11. If The Midnight Sky has the sombre tone of a high-minded art-house project, it has the bland design, sentimental characterisation and flimsy plotting of a children's TV movie. The story may have links with today's reality, but it never feels real.
  12. The film takes place largely in two down and dirty rooms, the recording studio and a basement where the band rehearses, but it doesn’t feel stage bound. Wolfe finds the right balance between letting Wilson’s trademark monologues flow and shooting them in a cinematic way that keeps the film moving.
  13. Having been made with a specific political purpose, Subsequent MovieFilm won’t age as well as the previous Borat did. Whereas that one will stand as an evergreen comedy, this one might be as ephemeral as a newspaper’s editorial cartoon or an episode of Spitting Image. But it’s the ripped-from-the-headlines relevance that makes it so fascinating, and it’s the boiling rage at current politics that makes it so bracing. There aren’t many films as urgently satirical as this one. You might not want to re-watch it in a few years’ time, but you should definitely watch it now.
  14. On the Rocks is practically a distillation of Coppola’s Lost in Translation style. Each scene is compact and feels lived in, without any urgent narrative drive. That elegant surface makes it seem like a trifle, but there are layers beneath.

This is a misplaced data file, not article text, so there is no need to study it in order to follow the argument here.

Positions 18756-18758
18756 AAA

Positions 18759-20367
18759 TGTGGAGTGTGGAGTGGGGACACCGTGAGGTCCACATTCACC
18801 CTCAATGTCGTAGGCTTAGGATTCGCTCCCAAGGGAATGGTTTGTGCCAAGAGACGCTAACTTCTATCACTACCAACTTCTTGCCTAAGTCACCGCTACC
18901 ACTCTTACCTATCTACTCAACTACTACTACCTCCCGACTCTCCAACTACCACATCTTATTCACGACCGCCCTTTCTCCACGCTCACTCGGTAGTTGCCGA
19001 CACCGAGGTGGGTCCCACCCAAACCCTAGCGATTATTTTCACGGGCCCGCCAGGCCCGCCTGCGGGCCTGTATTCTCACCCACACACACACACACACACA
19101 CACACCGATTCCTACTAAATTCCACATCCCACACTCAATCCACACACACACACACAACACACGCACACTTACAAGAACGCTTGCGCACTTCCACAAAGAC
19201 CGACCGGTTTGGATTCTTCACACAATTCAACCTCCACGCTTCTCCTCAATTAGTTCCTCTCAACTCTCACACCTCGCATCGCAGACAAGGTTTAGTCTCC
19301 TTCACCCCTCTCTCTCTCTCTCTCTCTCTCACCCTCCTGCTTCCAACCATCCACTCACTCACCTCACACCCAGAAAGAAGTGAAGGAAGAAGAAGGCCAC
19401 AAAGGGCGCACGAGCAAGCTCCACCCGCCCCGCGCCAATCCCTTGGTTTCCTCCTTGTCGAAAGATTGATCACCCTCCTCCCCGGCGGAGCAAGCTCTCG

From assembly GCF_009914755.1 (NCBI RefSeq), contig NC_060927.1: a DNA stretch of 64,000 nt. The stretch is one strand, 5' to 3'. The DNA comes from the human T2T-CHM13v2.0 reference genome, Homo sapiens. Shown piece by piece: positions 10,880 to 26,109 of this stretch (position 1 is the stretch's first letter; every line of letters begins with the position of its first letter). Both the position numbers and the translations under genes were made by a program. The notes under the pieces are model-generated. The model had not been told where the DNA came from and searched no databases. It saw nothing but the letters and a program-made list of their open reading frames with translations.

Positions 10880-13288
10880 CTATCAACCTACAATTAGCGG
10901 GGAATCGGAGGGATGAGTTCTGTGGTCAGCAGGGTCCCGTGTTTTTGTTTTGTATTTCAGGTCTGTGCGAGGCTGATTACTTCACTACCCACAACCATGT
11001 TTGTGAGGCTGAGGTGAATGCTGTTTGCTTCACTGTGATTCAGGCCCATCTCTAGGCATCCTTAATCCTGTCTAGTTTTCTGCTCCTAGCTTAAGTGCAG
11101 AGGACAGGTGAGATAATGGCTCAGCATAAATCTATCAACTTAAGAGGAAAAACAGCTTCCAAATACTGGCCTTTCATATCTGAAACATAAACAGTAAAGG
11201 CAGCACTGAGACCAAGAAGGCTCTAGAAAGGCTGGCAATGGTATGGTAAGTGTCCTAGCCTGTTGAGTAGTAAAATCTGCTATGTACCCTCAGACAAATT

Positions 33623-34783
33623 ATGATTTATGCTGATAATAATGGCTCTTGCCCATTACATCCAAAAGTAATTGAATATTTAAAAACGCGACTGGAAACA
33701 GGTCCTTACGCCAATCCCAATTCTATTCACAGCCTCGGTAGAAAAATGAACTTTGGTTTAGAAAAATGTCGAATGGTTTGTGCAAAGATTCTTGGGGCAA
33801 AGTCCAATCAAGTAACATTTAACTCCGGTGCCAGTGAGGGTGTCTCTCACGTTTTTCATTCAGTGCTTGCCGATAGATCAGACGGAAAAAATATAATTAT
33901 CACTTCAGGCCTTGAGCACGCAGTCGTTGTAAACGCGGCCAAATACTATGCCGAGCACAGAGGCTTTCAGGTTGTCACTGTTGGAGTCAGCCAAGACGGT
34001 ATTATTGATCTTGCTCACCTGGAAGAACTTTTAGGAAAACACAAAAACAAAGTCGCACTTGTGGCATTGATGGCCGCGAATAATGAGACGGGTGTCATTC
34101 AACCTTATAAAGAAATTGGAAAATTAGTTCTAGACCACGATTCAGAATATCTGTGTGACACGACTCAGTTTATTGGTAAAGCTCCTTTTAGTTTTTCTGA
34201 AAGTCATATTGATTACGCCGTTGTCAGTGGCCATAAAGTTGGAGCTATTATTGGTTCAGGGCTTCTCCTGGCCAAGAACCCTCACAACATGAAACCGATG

15. As unbalanced as it might be, One Night in Miami is a well-acted history lesson and a sincere tribute to the men, their friendship, and their inspiring cultural importance. It’s just that King and Powers’ treatment of that outstanding premise hasn’t quite made the leap from stage play to big-screen film; it has landed in TV-movie territory instead.
  16. One of Lee’s brilliant choices is to refuse to put a soppy romantic gloss on the affair. He suggests instead that passion can blind lovers to a true understanding of each other as easily as it can open their eyes.
  17. I’m Thinking of Ending Things draws constant attention to its own artifice, and to the things that can only happen in films. But it seems completely sincere in its concern about ageing, illness, pain, regret, and the connections we make to art and other people. Whichever universe it may be set in, it has a lot to say about our own.
  18. Niki Caro’s film is a well-constructed family-friendly wuxia drama, with bright colours, grand scenery, and commendable themes. But it’s best enjoyed if you’re expecting a solid tween movie rather than a monumental cinematic landmark.
  19. You have to hand it to Nolan. To use the old expression, he puts the money on the screen, delivering the kind of noisy, extravagant and fundamentally ridiculous pulp fiction which reminds you why you go to the cinema. But it collapses under the weight of all the plot strands and concepts stuffed into it. You don’t get the impression, which you usually get from his films, that every element is precisely where it should be. Some parts of it go on too long, others not long enough. It’s a treat to see a really big film again, but a smaller one might have been better.